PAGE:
Prosus NV plans to raise as much as US$14.6 billion from the sale of shares in Chinese internet giant Tencent Holdings Ltd., further growing its war chest for new e-commerce deals.

The Amsterdam-listed firm will sell a 2 per cent stake in Tencent, reducing its holding to just under 29 per cent while remaining the biggest shareholder, according to a statement on Wednesday. The price range was set at HKUS$575.00 to HKUS$595.00, a discount to the last trading price of HKUS$629.50.

The deal will more than quadruple Prosus’s cash reserves from US$4.6 billion as of the end of September.

The sale helps to boost Prosus’s coffers at a time when e-commerce is booming, with the coronavirus pandemic increasing online demand for everything from shopping and food delivery to education. The company already has assets in those sectors alongside the likes of payment services, and has long been on the hunt for further acquisitions.

“The group has some really interesting investments in India’s e-commerce space, so perhaps that is where some of the capital will go,” said Nick Kunze, a senior portfolio manager at Sanlam Private Wealth. “They now have the war chest to implement on the opportunities.”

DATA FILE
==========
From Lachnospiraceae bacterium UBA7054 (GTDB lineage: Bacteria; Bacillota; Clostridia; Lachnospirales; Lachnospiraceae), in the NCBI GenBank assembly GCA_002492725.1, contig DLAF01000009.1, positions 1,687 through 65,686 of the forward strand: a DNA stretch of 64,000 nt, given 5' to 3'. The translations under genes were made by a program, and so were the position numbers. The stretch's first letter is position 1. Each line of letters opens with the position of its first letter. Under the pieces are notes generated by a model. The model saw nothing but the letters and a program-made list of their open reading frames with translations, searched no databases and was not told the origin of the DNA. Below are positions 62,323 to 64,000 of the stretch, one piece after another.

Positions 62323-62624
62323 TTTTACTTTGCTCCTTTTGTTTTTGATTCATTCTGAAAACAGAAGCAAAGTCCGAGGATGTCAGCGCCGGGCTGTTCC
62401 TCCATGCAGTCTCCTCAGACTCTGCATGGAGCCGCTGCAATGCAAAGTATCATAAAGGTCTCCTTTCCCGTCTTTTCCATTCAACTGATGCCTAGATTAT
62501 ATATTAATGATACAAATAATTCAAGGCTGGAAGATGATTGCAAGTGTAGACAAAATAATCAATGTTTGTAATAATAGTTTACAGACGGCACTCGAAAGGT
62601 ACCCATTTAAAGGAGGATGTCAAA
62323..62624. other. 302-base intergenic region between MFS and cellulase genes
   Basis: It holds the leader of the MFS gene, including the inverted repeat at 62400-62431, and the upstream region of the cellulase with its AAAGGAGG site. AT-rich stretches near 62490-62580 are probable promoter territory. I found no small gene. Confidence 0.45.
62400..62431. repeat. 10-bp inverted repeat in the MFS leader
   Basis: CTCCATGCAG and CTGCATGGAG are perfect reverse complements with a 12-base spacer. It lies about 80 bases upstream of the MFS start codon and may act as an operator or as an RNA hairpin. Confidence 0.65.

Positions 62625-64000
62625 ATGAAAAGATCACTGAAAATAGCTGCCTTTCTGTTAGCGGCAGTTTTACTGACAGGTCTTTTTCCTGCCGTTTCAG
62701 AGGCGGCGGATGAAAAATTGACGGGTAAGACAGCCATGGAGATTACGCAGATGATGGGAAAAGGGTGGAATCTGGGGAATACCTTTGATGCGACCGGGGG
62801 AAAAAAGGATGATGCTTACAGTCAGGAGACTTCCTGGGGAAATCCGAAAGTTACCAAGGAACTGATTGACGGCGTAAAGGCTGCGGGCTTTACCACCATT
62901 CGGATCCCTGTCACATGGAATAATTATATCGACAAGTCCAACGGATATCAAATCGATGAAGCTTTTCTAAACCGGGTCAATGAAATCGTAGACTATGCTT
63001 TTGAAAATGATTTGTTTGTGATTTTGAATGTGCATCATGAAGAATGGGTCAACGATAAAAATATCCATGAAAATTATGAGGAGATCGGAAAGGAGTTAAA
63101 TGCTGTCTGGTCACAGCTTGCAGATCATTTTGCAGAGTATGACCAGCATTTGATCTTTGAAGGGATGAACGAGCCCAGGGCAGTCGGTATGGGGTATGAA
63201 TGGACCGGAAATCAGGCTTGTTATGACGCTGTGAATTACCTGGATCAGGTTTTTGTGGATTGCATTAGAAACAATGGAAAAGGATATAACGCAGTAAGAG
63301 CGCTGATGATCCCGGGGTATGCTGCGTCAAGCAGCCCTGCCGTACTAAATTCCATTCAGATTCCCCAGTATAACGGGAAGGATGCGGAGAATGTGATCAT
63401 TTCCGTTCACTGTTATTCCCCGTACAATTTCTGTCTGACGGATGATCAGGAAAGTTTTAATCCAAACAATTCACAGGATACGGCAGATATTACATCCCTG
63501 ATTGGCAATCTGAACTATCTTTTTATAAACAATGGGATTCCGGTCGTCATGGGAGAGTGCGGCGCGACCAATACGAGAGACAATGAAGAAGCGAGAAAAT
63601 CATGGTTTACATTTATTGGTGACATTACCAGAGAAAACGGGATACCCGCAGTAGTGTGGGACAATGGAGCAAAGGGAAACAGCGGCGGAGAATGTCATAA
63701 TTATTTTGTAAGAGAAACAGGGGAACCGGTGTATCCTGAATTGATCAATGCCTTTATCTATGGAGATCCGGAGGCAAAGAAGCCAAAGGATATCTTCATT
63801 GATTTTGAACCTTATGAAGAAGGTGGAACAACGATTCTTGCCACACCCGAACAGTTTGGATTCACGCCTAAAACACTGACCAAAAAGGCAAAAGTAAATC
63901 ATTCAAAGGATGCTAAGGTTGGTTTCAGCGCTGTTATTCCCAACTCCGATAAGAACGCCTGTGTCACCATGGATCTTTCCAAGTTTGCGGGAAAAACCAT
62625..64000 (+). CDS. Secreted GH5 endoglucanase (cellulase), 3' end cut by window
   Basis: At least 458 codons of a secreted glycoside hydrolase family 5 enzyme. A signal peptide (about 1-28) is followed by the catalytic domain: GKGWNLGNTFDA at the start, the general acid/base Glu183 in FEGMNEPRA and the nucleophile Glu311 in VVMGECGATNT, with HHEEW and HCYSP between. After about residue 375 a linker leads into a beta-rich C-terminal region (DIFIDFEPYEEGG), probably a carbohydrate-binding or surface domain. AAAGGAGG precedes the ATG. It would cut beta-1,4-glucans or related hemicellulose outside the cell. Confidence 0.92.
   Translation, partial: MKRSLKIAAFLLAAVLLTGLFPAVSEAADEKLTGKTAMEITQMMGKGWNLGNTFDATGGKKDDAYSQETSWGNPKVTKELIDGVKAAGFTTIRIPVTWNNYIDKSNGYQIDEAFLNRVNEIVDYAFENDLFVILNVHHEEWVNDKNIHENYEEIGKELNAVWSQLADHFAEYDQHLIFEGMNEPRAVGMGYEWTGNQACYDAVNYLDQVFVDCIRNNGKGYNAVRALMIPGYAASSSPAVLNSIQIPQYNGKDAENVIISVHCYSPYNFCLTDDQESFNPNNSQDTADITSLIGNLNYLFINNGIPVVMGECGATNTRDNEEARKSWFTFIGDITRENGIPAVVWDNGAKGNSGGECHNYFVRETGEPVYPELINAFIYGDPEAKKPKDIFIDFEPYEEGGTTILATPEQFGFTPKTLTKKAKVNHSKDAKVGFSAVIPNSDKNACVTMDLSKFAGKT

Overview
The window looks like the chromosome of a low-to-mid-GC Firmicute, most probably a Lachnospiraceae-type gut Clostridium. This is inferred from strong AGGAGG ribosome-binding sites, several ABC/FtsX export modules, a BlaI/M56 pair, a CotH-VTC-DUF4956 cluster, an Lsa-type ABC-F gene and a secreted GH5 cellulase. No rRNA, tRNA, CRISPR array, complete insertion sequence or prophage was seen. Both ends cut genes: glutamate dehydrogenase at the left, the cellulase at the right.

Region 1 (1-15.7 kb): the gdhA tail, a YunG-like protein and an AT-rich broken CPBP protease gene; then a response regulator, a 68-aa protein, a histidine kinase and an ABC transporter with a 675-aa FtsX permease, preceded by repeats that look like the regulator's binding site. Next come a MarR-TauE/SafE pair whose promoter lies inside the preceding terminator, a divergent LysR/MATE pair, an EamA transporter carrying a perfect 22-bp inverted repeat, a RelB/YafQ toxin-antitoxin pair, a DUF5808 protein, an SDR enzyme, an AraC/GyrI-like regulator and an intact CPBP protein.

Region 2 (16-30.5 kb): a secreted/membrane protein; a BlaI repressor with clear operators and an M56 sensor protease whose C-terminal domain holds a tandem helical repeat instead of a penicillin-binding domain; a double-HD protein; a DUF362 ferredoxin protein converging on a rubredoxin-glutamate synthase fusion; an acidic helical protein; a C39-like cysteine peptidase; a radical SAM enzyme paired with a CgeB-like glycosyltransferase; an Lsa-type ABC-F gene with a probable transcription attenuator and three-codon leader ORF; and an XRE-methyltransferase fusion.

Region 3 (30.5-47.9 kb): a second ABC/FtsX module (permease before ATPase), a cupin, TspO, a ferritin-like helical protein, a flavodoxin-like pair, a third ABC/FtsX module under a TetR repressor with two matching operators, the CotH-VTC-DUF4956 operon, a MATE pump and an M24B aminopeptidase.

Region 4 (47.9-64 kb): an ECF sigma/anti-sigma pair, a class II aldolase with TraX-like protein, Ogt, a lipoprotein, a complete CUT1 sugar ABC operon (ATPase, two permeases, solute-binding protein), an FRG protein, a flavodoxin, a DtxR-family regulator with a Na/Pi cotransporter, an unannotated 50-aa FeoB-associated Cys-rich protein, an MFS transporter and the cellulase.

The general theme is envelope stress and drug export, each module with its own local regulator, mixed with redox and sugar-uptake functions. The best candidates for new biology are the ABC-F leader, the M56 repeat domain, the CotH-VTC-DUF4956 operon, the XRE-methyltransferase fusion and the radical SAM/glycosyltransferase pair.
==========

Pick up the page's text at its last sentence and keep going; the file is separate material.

The fundraising may also give Prosus another shot at securing a mega deal, having missed out on two high-profile takeovers over the last 18 months. The company lost an US$8 billion battle to buy U.K. food group Just Eat Plc to at the start of last year, and in July was beaten in a US$9 billion auction for EBay Inc.’s classifieds business by Norwegian rival Adevinta ASA.

Prosus shares traded 3.9 per cent lower as of 2:48 p.m. in Amsterdam. By selling the Tencent shares at a discount, the Chinese company’s stock is likely to fall when trading in Hong Kong opens on Thursday. That is having a knock-on effect on Prosus, according to Roy Topol, a portfolio manager at Johannesburg-based Cratos Capital.

Prosus is cashing on one of the all-time great venture-capital deals. Naspers Ltd., the company’s Cape-Town-based parent, invested just US$32 million in Tencent in 2001, when it was an obscure internet firm. The shares are now worth about US$239 billion.

While the decision has made Naspers the most valuable company in Africa, its market capitalization of about US$109 billion lags well behind the value of the Tencent holding. The creation of Prosus was partly designed to narrow that discount, but the Amsterdam-based company too is dwarfed by the size of the stake in the WeChat creator.

Prosus has committed not to sell any further Tencent shares for at least the next three years, the company said. Naspers sold a similar size stake in 2018, a year before spinning off the shareholding and most of its other businesses into what is now Prosus.

--With assistance from Ksenia Galouchko and Prinesha Naidoo.